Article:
Sign Up for Fundamentals

Stay up-to-date with the latest research findings from the Institute for Basic Biomedical Sciences.

Please enter a valid email address.
Fundamentals Topics+

David Valle on the Johns Hopkins inHealth Initiative


More Profiles

David Valle on the Johns Hopkins inHealth Initiative

Interviewed by Catherine Gara

David Valle on the Johns Hopkins inHealth Initiative

David Valle is director of the McKusick-Nathans Institute of Genetic Medicine. He works to discover the genetic causes of disease and is part of the Johns Hopkins inHealth steering committee.

What is Johns Hopkins inHealth?

VALLE: Johns Hopkins inHealth is a program developed by Johns Hopkins to enable a more individualized approach to patient care — and to improve our ability to keep people healthy in the first place. It brings together experts from a wide variety of fields to rethink today’s most pressing health care problems, find innovative solutions and then bring them to bear on the health of each individual patient. It’s our version of President Obama’s Precision Medicine Initiative.

How will this change the way we practice medicine? Why is it needed?

VALLE: A lot of medicine is still practiced as if “one size fits all.” For example, most adults are given the same drug dose regardless of their body mass. Weight is an obvious difference that we can easily measure, but now we also have the tools to analyze many other “invisible” qualities, like genes and biochemical signatures, that can influence outcomes just as much, if not more. We need to start taking these differences into account as we treat people.

What is the role of genetics in all of this?

VALLE: We are still very early in the process of understanding the human genome, but more is being discovered every day. We know that most genetic differences between people probably have no functional consequences and are therefore neutral in regards to health. Another, much smaller, set of genetic differences directly cause disease. A third set of differences are not causative on their own but do affect risk for disease; they can produce disease in combination with other risk variants and various environmental factors. As we learn more, we will be able to use these differences to subdivide patients into more homogeneous groups that share risk variants and environmental histories. This individualization will lead to better understanding of why individual patients get sick and how to tailor their therapy so that it is more effective with less risk of complications. An easy example of how genetic differences can influence treatment response is a genetic variant — present in about 5 percent of individuals — that confers sensitivity for a life-threatening complication for treatment with the anti-AIDs drug abacavir. Failure to test for this variant exposes the patient to a potentially fatal complication.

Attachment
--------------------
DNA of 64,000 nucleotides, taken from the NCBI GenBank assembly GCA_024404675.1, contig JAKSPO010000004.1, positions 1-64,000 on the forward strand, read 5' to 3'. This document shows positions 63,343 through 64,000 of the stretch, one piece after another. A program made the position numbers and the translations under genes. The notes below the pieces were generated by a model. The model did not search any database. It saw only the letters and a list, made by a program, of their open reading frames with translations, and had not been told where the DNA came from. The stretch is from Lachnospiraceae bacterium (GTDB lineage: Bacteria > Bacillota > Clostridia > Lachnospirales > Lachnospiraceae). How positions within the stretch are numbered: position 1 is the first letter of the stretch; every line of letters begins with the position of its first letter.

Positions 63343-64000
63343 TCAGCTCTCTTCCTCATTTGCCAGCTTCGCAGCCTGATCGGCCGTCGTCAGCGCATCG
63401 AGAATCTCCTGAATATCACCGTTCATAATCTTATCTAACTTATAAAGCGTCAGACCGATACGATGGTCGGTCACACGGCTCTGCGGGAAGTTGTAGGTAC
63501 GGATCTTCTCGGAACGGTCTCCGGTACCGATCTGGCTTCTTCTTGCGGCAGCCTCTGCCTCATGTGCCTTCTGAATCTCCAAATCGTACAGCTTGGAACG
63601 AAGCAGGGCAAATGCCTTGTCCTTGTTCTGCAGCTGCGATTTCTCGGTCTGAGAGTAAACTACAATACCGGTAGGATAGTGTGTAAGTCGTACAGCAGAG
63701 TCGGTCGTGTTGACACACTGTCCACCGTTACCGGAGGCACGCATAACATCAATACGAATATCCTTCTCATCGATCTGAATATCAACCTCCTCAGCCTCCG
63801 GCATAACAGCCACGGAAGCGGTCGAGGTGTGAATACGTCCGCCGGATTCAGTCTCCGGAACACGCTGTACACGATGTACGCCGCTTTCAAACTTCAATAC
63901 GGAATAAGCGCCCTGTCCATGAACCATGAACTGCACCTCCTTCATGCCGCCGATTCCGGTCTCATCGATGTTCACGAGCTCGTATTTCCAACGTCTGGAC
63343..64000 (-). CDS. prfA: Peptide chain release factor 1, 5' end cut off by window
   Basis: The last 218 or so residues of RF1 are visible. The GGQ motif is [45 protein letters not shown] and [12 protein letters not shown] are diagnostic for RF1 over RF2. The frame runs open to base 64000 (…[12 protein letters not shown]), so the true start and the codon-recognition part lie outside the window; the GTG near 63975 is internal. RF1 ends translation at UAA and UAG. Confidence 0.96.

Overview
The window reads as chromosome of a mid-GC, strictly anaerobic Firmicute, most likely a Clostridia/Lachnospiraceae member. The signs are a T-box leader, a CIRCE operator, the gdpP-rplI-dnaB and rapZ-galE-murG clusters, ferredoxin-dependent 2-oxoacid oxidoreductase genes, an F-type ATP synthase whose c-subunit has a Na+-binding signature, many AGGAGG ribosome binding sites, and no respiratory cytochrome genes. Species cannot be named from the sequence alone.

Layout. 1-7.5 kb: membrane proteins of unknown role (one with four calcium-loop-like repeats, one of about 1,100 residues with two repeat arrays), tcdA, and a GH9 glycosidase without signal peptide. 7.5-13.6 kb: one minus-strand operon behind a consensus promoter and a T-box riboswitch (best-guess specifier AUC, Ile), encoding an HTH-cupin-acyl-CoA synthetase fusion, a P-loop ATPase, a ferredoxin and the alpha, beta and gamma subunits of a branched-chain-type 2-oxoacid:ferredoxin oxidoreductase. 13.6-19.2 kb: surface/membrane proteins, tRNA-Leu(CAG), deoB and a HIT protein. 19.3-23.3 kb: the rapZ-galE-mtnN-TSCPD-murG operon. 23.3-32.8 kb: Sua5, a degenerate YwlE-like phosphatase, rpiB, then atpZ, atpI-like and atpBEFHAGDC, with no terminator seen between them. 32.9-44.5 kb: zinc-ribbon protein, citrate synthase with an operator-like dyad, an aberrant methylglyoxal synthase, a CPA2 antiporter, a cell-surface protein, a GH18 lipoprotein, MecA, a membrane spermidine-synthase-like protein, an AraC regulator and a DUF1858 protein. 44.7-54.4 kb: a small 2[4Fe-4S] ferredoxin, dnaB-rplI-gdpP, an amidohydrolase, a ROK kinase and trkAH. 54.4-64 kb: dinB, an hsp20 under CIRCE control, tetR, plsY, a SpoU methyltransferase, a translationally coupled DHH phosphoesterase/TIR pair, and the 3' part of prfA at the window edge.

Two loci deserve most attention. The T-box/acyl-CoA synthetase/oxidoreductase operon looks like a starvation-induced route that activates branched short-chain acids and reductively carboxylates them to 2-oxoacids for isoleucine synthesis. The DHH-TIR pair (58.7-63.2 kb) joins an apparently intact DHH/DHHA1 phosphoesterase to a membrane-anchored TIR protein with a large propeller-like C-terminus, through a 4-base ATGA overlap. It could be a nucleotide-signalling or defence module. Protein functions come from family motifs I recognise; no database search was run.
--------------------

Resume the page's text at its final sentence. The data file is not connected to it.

Do you envision every baby having his or her genome sequenced at birth someday?

VALLE: Yes, but we’re not ready yet. There are many potential social pitfalls, like scaring people unnecessarily or prematurely when they learn they have a certain genetic predisposition. Thus, these changes in medical practice will have to be thought through carefully before we proceed, but I think it will be possible to minimize the risks and maximize the benefits.

What has to be developed in the long term to put individualized medicine into practice?

VALLE: We need to start collecting genetic information, including family histories, from more patients. We need to be rigorous in gathering patients’ clinical information — geneticists call this “phenotyping” — and their environmental information: everything from what sports they play to what toxins they might have been exposed to. We need to integrate all of the blood tests, medical images, biopsy results and treatments for every patient, and follow them to see if they are getting better or worse. Then, we have to develop the bioinformatics tools to store all of that information safely and code it in a way that can be analyzed meaningfully. Last but not least, we have to change education for doctors and patients so that they understand these new approaches and take advantage of them. These are all part of the Johns Hopkins inHealth mission.

What’s an example of a project designed to accomplish the goals of Johns Hopkins inHealth?

VALLE: There’s a very genetics-oriented project underway to better our treatment of patients with cystic fibrosis (CF). It’s led by Garry Cutting in the McKusick-Nathans Institute of Genetic Medicine. CF is a multisystem disease that is usually fatal by the age of 40. It’s caused by defects in a single gene, called CFTR, with nearly 2,000 mutations reported in that gene with a range of functional consequences. Cutting and his team have also shown that variation in several other genes around the genome influence how each individual CF patient responds to loss of CFTR function. Similarly, they have also identified key environmental variables that influence the severity and progression of CF. They are now trying to integrate this information to individualize the prognosis and treatment of each CF patient to provide the best quality and duration of life possible.